Welcome to the WWII Forums! Log in or Sign up to interact with the community.

PAK 40's intro

Discussion in 'Artillery' started by JBark, Oct 8, 2010.

  1. JBark

    JBark Member

    Joined:
    Aug 18, 2008
    Messages:
    359
    Likes Received:
    21
    A side discussion popped up in the armor section about the introduction of the PAK 40 AT in the German army and its allies. I've seen two books by Osprey that mention late '41 as the intro with more in the field the following year. By 1943 I have read it was the main AT gun for the Wermacht. Another poster has found some conflicting data; anyone have a source on this that can be considered concrete?
     
  2. sniper1946

    sniper1946 Expert

    Joined:
    Jun 11, 2009
    Messages:
    12,560
    Likes Received:
    1,017
  3. Spartanroller

    Spartanroller Ace

    Joined:
    Aug 30, 2010
    Messages:
    3,620
    Likes Received:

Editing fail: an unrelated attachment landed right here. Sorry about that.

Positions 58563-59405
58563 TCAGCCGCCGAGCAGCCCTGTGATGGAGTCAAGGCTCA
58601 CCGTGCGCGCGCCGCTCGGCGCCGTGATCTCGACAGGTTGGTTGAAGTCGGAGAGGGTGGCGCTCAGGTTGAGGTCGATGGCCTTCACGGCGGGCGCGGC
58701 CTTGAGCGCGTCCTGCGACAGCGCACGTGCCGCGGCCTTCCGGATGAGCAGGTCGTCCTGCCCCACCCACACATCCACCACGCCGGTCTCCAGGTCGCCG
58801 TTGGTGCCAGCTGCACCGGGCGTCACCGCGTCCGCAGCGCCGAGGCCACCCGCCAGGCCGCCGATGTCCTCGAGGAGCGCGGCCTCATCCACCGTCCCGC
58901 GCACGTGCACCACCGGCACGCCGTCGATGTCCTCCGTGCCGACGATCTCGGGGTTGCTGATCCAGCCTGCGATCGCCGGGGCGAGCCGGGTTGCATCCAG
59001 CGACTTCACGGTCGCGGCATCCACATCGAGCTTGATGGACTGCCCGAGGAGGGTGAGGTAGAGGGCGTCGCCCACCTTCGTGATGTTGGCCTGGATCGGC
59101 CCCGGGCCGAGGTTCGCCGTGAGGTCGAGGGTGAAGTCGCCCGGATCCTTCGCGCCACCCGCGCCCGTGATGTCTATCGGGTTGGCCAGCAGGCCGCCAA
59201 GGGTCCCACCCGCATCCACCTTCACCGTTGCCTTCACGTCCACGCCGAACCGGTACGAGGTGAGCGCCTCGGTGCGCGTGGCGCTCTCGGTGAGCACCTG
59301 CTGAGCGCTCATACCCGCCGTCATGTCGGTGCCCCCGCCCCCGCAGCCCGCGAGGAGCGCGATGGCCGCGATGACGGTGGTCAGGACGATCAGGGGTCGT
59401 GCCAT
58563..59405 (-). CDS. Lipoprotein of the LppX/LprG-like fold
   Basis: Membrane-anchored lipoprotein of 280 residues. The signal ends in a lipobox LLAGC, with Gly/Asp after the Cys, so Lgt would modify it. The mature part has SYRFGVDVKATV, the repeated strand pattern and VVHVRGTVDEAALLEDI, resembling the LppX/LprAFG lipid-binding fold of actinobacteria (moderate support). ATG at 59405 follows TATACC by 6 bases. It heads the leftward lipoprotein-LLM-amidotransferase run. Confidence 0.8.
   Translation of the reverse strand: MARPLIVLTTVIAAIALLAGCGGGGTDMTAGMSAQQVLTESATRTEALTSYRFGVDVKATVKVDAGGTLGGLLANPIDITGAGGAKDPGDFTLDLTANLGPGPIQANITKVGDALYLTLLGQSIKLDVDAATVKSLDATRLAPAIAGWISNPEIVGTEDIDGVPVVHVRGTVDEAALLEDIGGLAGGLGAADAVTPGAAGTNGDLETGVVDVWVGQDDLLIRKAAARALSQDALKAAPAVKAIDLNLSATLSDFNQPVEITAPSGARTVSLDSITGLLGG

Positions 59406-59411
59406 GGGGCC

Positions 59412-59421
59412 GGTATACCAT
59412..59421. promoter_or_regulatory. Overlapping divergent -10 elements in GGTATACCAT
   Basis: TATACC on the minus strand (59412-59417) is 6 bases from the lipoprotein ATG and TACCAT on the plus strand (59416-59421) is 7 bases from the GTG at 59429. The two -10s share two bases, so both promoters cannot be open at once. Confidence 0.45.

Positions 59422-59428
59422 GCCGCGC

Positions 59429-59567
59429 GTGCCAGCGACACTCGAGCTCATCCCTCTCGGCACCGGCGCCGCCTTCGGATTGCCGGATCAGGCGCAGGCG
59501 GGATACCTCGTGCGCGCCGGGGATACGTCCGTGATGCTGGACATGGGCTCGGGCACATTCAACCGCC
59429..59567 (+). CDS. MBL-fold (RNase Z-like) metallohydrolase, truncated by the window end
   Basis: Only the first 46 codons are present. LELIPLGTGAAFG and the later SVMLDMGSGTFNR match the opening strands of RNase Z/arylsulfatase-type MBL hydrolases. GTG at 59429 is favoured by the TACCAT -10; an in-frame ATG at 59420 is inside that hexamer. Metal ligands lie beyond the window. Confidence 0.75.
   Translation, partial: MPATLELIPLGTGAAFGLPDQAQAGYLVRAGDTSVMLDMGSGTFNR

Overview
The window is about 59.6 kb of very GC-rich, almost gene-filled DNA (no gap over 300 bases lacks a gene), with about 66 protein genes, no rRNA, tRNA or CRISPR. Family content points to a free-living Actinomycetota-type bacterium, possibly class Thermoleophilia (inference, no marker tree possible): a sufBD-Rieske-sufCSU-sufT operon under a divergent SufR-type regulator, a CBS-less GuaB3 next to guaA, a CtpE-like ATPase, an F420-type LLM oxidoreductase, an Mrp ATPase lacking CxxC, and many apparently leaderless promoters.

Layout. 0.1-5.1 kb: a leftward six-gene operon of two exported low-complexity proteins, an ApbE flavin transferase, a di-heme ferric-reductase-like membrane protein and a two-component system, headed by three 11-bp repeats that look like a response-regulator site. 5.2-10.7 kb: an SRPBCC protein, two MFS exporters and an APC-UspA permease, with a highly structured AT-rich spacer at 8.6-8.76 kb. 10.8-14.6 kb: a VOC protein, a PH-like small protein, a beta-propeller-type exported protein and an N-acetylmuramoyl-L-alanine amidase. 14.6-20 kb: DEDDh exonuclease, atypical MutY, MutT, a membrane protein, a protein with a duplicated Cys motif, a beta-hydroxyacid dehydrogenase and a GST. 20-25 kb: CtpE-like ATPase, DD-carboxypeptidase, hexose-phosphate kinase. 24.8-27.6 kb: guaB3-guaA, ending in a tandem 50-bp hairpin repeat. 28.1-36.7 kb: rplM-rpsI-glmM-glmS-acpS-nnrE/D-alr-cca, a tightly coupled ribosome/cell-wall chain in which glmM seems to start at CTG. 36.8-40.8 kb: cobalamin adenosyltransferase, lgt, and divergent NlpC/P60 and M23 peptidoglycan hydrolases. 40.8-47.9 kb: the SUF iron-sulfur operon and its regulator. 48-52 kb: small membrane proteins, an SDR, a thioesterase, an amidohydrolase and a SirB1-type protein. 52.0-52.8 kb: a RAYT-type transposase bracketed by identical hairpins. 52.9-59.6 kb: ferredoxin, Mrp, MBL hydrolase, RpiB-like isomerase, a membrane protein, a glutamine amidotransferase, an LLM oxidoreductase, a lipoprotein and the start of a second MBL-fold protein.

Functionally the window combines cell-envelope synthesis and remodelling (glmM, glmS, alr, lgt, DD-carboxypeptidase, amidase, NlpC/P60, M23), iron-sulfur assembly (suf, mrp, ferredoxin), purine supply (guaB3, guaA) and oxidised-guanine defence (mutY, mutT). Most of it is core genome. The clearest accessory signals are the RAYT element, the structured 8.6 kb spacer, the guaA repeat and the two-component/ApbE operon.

220
    That site's one of the ones under debate actually Sniper, the main issue is when the gun was actually in service. Many sources say November 1941, many say February 1942, and production numbers vary widely.

    Incidentally is there a way to move the posts in the T-34 thread or should we maybe just copy and paste the info?
     
  4. Martin Bull

    Martin Bull Acting Wg. Cdr

    Joined:
    Jun 20, 2002
    Messages:
    13,478
    Likes Received:
    1,385
    Location:
    London, England.
    Ian V Hogg's book, 'German Artillery Of World War Two' ( A&AP, 1975) has the first PAK 40s being issued in November 1941.
     
  5. Spartanroller

    Spartanroller Ace

    Joined:
    Aug 30, 2010
    Messages:
    3,620
    Likes Received:
    220
    From the T-34 thread (modified);

    Apparently 'Waffen und Geheimwaffen des deutschen Heeres 1933-1945', by Fritz Hahn also agrees with the wwiiequipment.com figures for 1941, which while claiming Hogg as a source seem to contradict him;

    From this forum;

    http://forum.axishistory.com/viewtop...55979&start=15

    "One can accumulate the following figures for Pak 40 in 1941: Gun production none, ammunition production none, guns lost on the Eastern Front none, ammunition consumption in the East none"